Petros explained that his is just one of the dozens of clearing houses in Rendi that receives products from all over Greece and then dispenses them to the retailers. He has been working there since he graduated from high school in 1992. When we asked how he could stand the constant noise and bustle, he grinned. “I thrive on it. When there’s no fassaria, I don’t feel alive!” He told us that he’s been working with the same farmers for ages, having picked them for their reliability and quality, and that the state conducts checks for pesticides and other harmful chemicals almost daily. “Don’t bother to go to the organic markets. It’s not worth it. Controls are so strict nowadays.” As if to demonstrate, he popped a juicy strawberry into his mouth and into ours. Then, despite our protests, he sent us back to the retail market in his car with a 5-kilo crate of strawberries each.
Back in the quiet zone, we flitted like butterflies into every shop. First, the Minoan Agora for Cretan delicacies, from cheeses and rusks to raki, honey and herbal teas (which you can taste). Then To Pantopoleio (everything shop) for more deli produce, plus pistachios and eggs from their own coops in Megara. Next, O Antonis for a mind-blowing array of nuts and sweets, Easter eggs and bunnies, coffees and dried fruits. After, we were off to the manaviko (greengrocer) with avocados half the price of those in our own farmers’ markets. Next was a frozen food emporium with all the usual seafood, meats and veg, but oddities as well, like alligator tails and rattlesnake. Another everything shop, the Elliniko Pantopoleio, with a bit of well, everything, including donkey thistle oil, which we were told is good for the liver. The Enalion fish shop had an incredible array of fish and seafood, whole and cleaned, outshining any market in our neighborhood. The nearby Flerianos, which carries frozen fish, had a display case of something we’d never seen before – bottled sea water from Spain! Then we stopped by the kreopoleio (butcher), with a huge assortment of meats, of course, but also a large section devoted to special preparations, like chicken or pork cut for gyro (which makes a perfect stir fry), or exotic kebabs and marinades, along with a well-stocked deli counter. We did regret that we were trying to fast for Lent.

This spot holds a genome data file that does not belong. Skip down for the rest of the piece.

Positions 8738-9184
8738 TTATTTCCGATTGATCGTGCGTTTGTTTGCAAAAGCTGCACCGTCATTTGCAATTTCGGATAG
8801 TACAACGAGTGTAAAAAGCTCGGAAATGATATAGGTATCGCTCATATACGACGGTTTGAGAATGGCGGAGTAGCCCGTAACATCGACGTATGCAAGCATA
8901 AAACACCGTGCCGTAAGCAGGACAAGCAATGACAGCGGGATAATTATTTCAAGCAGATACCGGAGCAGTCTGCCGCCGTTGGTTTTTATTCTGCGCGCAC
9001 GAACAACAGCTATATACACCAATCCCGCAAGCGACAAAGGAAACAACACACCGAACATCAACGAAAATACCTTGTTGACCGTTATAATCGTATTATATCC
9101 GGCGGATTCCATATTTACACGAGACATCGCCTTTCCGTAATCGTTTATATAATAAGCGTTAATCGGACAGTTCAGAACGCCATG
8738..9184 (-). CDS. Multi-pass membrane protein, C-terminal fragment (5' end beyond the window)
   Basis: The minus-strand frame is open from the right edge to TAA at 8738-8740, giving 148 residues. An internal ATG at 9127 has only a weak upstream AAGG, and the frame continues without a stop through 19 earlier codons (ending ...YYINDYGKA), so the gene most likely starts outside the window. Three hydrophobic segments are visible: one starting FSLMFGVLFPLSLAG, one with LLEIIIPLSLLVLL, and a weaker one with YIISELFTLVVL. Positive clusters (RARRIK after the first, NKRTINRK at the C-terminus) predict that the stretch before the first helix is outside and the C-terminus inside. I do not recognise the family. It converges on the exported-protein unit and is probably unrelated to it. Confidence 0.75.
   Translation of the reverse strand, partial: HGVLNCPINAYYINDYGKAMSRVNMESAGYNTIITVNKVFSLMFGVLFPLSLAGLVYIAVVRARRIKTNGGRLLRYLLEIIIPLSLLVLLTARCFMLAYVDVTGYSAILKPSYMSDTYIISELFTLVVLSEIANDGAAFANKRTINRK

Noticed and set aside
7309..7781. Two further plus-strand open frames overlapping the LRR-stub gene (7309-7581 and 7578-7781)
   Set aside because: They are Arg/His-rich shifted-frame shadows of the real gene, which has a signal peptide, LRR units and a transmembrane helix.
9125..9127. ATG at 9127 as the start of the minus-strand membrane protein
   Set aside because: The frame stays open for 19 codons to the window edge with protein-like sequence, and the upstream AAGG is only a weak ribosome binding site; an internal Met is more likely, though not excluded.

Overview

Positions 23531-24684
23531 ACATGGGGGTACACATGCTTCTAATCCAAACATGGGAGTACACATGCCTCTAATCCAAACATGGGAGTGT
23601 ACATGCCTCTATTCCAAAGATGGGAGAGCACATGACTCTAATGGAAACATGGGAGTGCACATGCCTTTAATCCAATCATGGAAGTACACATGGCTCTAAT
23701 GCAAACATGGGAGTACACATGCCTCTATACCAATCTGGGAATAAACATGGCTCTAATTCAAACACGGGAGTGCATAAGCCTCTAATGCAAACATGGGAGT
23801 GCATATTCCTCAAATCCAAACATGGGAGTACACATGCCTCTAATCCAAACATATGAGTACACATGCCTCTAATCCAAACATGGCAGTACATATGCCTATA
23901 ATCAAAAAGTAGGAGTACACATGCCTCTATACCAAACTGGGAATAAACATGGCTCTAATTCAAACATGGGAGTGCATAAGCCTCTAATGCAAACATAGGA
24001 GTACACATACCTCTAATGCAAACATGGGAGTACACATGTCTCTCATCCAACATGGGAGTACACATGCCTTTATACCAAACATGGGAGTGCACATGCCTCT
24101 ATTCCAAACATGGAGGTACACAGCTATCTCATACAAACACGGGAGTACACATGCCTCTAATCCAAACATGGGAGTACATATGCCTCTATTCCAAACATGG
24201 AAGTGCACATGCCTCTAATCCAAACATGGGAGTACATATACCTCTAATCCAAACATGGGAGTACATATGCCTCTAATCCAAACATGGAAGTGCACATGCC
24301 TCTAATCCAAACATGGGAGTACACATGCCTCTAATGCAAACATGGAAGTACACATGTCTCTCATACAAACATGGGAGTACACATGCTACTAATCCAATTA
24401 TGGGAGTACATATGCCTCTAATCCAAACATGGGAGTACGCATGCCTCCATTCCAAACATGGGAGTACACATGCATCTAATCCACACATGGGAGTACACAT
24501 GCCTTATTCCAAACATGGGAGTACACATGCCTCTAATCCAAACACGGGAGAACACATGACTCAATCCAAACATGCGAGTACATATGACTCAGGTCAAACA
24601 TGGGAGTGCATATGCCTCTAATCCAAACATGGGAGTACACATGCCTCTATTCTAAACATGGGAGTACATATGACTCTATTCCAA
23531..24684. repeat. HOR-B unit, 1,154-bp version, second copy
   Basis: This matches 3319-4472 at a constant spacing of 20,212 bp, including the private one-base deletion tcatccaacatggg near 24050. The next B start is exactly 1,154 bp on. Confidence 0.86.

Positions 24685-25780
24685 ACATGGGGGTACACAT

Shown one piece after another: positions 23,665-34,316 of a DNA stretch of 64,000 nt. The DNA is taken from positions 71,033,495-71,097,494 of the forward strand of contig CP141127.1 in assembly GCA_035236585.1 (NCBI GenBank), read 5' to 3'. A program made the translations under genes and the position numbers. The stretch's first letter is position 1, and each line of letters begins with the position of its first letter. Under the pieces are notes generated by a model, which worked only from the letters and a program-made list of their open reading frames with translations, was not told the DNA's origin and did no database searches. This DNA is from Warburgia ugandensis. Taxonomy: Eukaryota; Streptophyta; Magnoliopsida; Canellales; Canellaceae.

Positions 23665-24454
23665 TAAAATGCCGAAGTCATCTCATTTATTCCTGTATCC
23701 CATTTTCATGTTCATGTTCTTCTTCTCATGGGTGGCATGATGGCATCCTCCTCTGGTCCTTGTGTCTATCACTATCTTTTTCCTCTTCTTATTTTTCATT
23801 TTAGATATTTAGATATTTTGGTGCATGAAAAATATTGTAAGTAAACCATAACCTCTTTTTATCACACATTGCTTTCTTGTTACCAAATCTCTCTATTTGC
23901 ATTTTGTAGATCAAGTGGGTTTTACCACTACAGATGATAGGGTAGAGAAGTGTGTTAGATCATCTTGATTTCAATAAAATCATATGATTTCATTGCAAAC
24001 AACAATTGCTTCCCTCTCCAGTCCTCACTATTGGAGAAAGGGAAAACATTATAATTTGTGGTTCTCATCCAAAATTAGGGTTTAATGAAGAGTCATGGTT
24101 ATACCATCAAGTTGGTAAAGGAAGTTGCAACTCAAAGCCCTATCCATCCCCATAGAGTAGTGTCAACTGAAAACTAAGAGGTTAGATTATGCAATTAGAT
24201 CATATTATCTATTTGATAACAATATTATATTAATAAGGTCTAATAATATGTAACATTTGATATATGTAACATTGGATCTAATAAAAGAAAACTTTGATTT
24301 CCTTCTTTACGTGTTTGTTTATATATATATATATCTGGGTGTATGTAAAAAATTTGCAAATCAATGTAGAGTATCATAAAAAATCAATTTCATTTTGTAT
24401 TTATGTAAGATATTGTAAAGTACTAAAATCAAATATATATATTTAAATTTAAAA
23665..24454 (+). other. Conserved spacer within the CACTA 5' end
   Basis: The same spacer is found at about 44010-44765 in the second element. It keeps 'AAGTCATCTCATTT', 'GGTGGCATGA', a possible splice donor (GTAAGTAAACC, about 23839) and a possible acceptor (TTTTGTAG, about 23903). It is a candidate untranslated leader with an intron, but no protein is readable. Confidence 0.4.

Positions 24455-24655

By 3 p.m., we were ready for lunch and had reached the Cretan trilogy of shops: the fishmonger Rokakis, a bakery/fastfoodadiko and the Volakas mageirio (home-style cookery), the market’s other sit-down spot. Volakas, named for the rounded boulders in the inner harbor of Chania, didn’t have as large a selection as it would have had earlier in the day, but we were content with a seafood yiouvetsi (orzo bake), boiled greens and a cheese omelet (which Katerina declared was just like the ones her grandmother made).
Barbara, a redhead who runs the place, told us that both Volakas and the bakery, where she used to work, make everything from scratch, and that it has to be good because they have a regular clientele – the truck drivers – who would be quick to protest if disappointed. It is home cooking that might just be better than most homes. A great final stop after a hard day’s shop.